The letter said that "this matter is presently under the attentive study of the Congregation", so "for the present, this dicastery wishes to limit itself to the following observations":

1. The liturgical blessing of the Holy Mass is properly given to each and to all at the conclusion of the Mass, just a few moments subsequent to the distribution of Holy Communion.
 2. Lay people, within the context of Holy Mass, are unable to confer blessings. These blessings, rather, are the competence of the priest (cf. Ecclesia de Mysterio, Notitiae 34 (15 Aug. 1997), art. 6, § 2; Canon 1169, § 2; and Roman Ritual De Benedictionibus (1985), n. 18).
 3. Furthermore, the laying on of a hand or hands — which has its own sacramental significance, inappropriate here — by those distributing Holy Communion, in substitution for its reception, is to be explicitly discouraged.
 4. The Apostolic Exhortation Familiaris Consortio n. 84, "forbids any pastor, for whatever reason to pretext even of a pastoral nature, to perform ceremonies of any kind for divorced people who remarry". To be feared is that any form of blessing in substitution for communion would give the impression that the divorced and remarried have been returned, in some sense, to the status of Catholics in good standing.
 5. In a similar way, for others who are not to be admitted to Holy Communion in accord with the norm of law, the Church's discipline has already made clear that they should not approach Holy Communion nor receive a blessing. This would include non-Catholics and those envisaged in can. 915 (i.e., those under the penalty of excommunication or interdict, and others who obstinately persist in manifest grave sin).
 The Congregation's clarification that extraordinary ministers of Holy Communion (always laity), cannot give sacramental blessings within Mass is very helpful; and could be especially useful to pastors in parishes where inappropriate blessings during Communion have become common.
 Although the CDW letter did not mention young children, we often see little children who have not yet received first Holy Communion accompanying their parents in the Communion line, with their arms crossed over their chests — both as a signal to the minister that they are not receiving Communion, and as an expression of the child's reverence for the Blessed Sacrament.
 This reverent gesture of a young child is laudable and appropriate. But sometimes a minister (or extraordinary minister) interprets the child's gesture as an implicit request for a special blessing as a sort of "substitute" for Communion. While the intention of blessing the child may be good, it should be made clear to all that the priest's blessing at the conclusion of Mass includes everyone, and that there should not be separate blessings for any person during the Communion rite.
 Yes, Jesus says let the children come to me. So if you bring children up in the communion line that is fine, teach the respect for Christ’s presence in the Eucharist not to expect a blessing from the priest. It is not about the people in line (it is not about you) or about the priest, the deacon, or the extraordinary minister of Holy Communion. It is all about the presence of Christ and only about the presence of God, in Jesus Christ, His Son. The Communion line is about the presence of Christ, respect for the presence of Christ, and the reception of Christ.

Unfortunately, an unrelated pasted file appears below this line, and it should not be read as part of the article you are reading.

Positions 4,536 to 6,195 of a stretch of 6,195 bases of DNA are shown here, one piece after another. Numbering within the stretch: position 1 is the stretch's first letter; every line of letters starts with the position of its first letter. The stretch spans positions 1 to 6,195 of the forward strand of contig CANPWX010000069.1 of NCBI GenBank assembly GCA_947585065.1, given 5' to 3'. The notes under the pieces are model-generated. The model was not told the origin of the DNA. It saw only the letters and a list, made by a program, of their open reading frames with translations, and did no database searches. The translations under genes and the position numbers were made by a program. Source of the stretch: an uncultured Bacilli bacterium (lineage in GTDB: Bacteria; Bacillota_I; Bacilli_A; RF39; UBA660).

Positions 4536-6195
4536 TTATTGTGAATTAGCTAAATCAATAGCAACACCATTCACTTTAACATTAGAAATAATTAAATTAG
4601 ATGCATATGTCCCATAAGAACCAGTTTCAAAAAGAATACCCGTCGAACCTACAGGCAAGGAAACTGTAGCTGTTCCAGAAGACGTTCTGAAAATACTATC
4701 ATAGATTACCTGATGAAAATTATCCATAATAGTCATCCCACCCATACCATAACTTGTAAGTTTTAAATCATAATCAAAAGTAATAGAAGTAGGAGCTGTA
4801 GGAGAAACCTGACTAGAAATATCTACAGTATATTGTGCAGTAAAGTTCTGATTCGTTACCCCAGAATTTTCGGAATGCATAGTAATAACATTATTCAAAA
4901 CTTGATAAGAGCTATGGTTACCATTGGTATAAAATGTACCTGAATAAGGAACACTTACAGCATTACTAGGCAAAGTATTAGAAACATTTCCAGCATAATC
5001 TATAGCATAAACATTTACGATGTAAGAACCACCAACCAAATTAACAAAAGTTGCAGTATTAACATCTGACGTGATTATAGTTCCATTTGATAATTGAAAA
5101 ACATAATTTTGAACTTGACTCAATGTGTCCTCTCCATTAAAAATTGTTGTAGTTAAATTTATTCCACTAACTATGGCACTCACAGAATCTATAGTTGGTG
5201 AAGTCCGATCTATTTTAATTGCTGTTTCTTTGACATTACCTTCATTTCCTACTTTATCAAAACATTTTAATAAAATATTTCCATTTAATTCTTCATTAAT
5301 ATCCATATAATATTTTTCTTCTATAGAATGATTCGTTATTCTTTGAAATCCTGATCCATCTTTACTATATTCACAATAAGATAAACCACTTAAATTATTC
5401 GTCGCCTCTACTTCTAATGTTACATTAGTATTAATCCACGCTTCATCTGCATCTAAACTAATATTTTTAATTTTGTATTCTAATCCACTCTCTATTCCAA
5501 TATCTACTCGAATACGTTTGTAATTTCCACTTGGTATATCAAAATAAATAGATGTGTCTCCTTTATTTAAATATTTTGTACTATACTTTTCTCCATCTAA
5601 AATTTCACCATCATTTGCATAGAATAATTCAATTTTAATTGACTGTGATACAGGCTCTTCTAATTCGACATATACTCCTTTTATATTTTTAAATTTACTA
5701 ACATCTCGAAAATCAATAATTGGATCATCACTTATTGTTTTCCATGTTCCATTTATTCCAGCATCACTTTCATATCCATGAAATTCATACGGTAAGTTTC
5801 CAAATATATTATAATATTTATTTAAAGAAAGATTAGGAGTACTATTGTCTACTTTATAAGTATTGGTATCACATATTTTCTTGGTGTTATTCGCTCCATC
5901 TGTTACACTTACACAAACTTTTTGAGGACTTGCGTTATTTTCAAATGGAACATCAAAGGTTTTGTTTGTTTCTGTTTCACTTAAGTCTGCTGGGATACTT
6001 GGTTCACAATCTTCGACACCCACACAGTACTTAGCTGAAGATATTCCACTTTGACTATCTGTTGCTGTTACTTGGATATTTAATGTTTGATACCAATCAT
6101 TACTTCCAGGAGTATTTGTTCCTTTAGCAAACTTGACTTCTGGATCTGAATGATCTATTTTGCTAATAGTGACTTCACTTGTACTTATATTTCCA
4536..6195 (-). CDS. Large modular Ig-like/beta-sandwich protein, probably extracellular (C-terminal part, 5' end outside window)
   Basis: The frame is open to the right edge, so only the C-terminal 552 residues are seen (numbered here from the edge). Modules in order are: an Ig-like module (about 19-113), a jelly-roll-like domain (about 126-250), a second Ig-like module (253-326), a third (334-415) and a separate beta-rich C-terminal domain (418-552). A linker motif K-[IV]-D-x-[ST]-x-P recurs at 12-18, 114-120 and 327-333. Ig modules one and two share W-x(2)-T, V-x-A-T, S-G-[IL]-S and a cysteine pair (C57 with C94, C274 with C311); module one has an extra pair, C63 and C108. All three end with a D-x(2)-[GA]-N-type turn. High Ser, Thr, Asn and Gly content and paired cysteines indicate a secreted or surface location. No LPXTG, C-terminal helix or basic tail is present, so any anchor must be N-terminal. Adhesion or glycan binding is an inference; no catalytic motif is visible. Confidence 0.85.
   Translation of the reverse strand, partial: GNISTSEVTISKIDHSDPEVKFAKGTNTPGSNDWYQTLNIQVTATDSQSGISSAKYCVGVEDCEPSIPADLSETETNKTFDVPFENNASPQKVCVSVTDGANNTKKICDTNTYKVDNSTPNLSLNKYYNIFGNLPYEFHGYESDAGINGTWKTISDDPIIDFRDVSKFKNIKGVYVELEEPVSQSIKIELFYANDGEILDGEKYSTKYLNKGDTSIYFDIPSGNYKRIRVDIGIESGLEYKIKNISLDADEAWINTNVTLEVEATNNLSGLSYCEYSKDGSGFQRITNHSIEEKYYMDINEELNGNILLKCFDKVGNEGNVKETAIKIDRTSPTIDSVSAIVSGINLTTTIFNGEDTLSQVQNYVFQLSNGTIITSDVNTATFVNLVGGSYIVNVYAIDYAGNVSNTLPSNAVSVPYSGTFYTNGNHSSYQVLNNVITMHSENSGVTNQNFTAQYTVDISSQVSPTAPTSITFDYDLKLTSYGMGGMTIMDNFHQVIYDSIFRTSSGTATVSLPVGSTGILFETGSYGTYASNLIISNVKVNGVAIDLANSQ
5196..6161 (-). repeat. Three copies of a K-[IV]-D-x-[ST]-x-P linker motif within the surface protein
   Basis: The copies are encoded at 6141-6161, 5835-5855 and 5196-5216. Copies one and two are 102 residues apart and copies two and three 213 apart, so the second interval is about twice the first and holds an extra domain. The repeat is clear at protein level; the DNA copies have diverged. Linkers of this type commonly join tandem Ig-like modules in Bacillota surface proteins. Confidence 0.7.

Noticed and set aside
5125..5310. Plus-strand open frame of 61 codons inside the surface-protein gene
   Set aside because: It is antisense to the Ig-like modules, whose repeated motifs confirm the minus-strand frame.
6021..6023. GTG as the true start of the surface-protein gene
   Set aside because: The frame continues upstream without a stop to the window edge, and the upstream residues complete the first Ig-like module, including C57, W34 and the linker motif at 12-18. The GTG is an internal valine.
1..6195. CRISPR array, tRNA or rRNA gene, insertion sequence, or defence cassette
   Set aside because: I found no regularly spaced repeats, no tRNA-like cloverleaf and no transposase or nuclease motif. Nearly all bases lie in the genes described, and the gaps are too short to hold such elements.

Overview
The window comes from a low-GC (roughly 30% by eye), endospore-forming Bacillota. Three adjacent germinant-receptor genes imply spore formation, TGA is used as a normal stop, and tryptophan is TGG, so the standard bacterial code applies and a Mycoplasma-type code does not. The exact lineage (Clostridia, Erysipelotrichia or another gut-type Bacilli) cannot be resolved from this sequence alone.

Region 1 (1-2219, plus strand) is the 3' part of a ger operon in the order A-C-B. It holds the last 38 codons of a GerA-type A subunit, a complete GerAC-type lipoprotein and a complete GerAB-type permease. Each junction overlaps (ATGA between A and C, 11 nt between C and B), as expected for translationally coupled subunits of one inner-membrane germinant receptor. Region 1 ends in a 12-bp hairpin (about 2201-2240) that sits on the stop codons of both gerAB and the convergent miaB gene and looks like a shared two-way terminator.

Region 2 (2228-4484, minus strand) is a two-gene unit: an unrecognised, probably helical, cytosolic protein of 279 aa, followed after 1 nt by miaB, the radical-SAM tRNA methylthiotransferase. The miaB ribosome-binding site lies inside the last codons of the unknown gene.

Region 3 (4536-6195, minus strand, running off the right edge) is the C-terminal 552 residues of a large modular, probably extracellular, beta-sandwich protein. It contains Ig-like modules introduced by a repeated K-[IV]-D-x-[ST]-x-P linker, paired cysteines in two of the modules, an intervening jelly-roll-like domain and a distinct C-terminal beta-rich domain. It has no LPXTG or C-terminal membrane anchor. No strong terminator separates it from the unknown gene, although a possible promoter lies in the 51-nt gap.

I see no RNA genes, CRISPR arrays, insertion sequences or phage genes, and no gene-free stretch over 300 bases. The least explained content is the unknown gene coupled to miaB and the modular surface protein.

So, is this sort of punishment that children should not be blessed in the Holy Communion line?  No!  It is not!   What we are emphasizing is why anyone is in the Communion line.  We are approaching Christ to receive Christ.   If we are not of age, or are in RCIA, we should approach with reverence and teach your children that as they stand before the body and bold of Christ, they are in the Holy presence of God Almighty’s Son Himself!

Monday, March 26, 2012

Some thoughts on Passiontide

For those of you paying attention, yesterday was the Fifth Sunday of Lent, commonly called Passion Sunday (not to be confused with Palm Sunday, on which the Passion of our Lord Jesus Christ is first proclaimed).  Having noticed an outbreak of liturgical minimalism and spiritual mediocrity in my part of the world with regard to some of the most beautiful and ancient traditions that the Roman Rite has to offer vis a vis Passiontide, I submit to you some reflections from that indomitable liturgical scholar, Dom Prosper Guéranger, OSB.

During the preceding four weeks, we have noticed how the malice of Jesus' enemies has been gradually increasing.  His very presence irritates them; and it is evident that any little circumstance will suffice to bring the deep and long-nurtured hatred to a head.  The kind and gentle manners of Jesus are drawing to Him all hearts that are simple and upright; at the same time, the humble life He leads, and the stern purity of His doctrines, are perpetual sources of vexation and anger, both to the proud Jew that looks forward to the Messiah being a mighty conqueror, and to the pharisee, who corrupts the Law of God, that he may make it the instrument of his own base passions.  Still, Jesus goes on working miracles; His discourses are more than ever energetic; His prophecies foretell the fall of Jerusalem, and such a destruction of its famous temple, that not a stone is to be left on a stone.  
The doctors of the Law should, at least, reflect upon what they hear; they should examine these wonderful works, which render such strong testimony in favor of the Son of David; and they should consult those divine prophecies which, up to the present time, have been so literally fulfilled in His person.  Alas! they themselves are about to carry them out to the very last iota.  There is not a single outrage or suffering foretold by David and Isaiah, as having to be put upon the Messiah, which these blind men are not scheming to verify.  [And the same lamentable conduct that characterizes the Synagogue of the day] is but too often witnessed nowadays in those sinners, who, by habitual resistance to the light, end by finding their happiness in sin.